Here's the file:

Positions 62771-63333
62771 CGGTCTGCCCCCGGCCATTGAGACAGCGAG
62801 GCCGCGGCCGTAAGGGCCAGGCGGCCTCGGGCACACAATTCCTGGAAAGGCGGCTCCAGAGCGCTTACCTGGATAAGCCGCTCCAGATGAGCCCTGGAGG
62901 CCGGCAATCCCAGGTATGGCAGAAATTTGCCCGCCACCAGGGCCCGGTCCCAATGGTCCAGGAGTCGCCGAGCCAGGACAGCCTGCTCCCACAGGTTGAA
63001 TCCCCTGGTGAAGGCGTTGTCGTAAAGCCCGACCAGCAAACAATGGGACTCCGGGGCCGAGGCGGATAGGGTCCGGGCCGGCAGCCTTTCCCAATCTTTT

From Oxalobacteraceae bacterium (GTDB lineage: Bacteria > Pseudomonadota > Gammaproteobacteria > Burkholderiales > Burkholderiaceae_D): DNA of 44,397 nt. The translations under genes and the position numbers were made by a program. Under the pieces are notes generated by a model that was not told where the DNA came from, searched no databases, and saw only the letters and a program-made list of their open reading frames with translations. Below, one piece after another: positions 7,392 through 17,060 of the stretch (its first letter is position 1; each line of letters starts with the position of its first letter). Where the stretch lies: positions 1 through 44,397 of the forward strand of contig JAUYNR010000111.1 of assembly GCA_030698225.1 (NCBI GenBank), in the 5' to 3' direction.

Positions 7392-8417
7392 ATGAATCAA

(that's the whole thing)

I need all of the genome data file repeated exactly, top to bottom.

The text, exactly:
Positions 62771-63333
62771 CGGTCTGCCCCCGGCCATTGAGACAGCGAG
62801 GCCGCGGCCGTAAGGGCCAGGCGGCCTCGGGCACACAATTCCTGGAAAGGCGGCTCCAGAGCGCTTACCTGGATAAGCCGCTCCAGATGAGCCCTGGAGG
62901 CCGGCAATCCCAGGTATGGCAGAAATTTGCCCGCCACCAGGGCCCGGTCCCAATGGTCCAGGAGTCGCCGAGCCAGGACAGCCTGCTCCCACAGGTTGAA
63001 TCCCCTGGTGAAGGCGTTGTCGTAAAGCCCGACCAGCAAACAATGGGACTCCGGGGCCGAGGCGGATAGGGTCCGGGCCGGCAGCCTTTCCCAATCTTTT

From Oxalobacteraceae bacterium (GTDB lineage: Bacteria > Pseudomonadota > Gammaproteobacteria > Burkholderiales > Burkholderiaceae_D): DNA of 44,397 nt. The translations under genes and the position numbers were made by a program. Under the pieces are notes generated by a model that was not told where the DNA came from, searched no databases, and saw only the letters and a program-made list of their open reading frames with translations. Below, one piece after another: positions 7,392 through 17,060 of the stretch (its first letter is position 1; each line of letters starts with the position of its first letter). Where the stretch lies: positions 1 through 44,397 of the forward strand of contig JAUYNR010000111.1 of assembly GCA_030698225.1 (NCBI GenBank), in the 5' to 3' direction.

Positions 7392-8417
7392 ATGAATCAA